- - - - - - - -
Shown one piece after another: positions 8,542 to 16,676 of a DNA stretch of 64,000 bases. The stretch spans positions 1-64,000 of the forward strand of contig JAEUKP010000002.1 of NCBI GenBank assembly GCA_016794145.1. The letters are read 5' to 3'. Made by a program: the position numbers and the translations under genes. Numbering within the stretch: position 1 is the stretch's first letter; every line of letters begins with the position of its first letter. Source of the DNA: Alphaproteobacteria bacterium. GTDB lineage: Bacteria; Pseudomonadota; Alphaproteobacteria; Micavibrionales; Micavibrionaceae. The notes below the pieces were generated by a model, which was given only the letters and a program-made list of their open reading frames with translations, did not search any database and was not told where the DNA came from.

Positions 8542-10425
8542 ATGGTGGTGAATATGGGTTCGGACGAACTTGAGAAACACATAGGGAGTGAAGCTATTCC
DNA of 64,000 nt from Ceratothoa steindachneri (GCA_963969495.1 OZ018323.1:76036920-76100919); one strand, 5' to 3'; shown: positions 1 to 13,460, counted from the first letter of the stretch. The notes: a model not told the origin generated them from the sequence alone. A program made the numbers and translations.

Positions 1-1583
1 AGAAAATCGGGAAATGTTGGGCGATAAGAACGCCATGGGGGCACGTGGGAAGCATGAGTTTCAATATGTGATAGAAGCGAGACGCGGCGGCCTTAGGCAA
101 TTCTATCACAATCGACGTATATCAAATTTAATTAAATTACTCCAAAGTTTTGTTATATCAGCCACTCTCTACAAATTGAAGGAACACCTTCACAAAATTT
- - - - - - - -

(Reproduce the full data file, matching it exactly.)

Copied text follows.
Shown one piece after another: positions 8,542 to 16,676 of a DNA stretch of 64,000 bases. The stretch spans positions 1-64,000 of the forward strand of contig JAEUKP010000002.1 of NCBI GenBank assembly GCA_016794145.1. The letters are read 5' to 3'. Made by a program: the position numbers and the translations under genes. Numbering within the stretch: position 1 is the stretch's first letter; every line of letters begins with the position of its first letter. Source of the DNA: Alphaproteobacteria bacterium. GTDB lineage: Bacteria; Pseudomonadota; Alphaproteobacteria; Micavibrionales; Micavibrionaceae. The notes below the pieces were generated by a model, which was given only the letters and a program-made list of their open reading frames with translations, did not search any database and was not told where the DNA came from.

Positions 8542-10425
8542 ATGGTGGTGAATATGGGTTCGGACGAACTTGAGAAACACATAGGGAGTGAAGCTATTCC
DNA of 64,000 nt from Ceratothoa steindachneri (GCA_963969495.1 OZ018323.1:76036920-76100919); one strand, 5' to 3'; shown: positions 1 to 13,460, counted from the first letter of the stretch. The notes: a model not told the origin generated them from the sequence alone. A program made the numbers and translations.

Positions 1-1583
1 AGAAAATCGGGAAATGTTGGGCGATAAGAACGCCATGGGGGCACGTGGGAAGCATGAGTTTCAATATGTGATAGAAGCGAGACGCGGCGGCCTTAGGCAA
101 TTCTATCACAATCGACGTATATCAAATTTAATTAAATTACTCCAAAGTTTTGTTATATCAGCCACTCTCTACAAATTGAAGGAACACCTTCACAAAATTT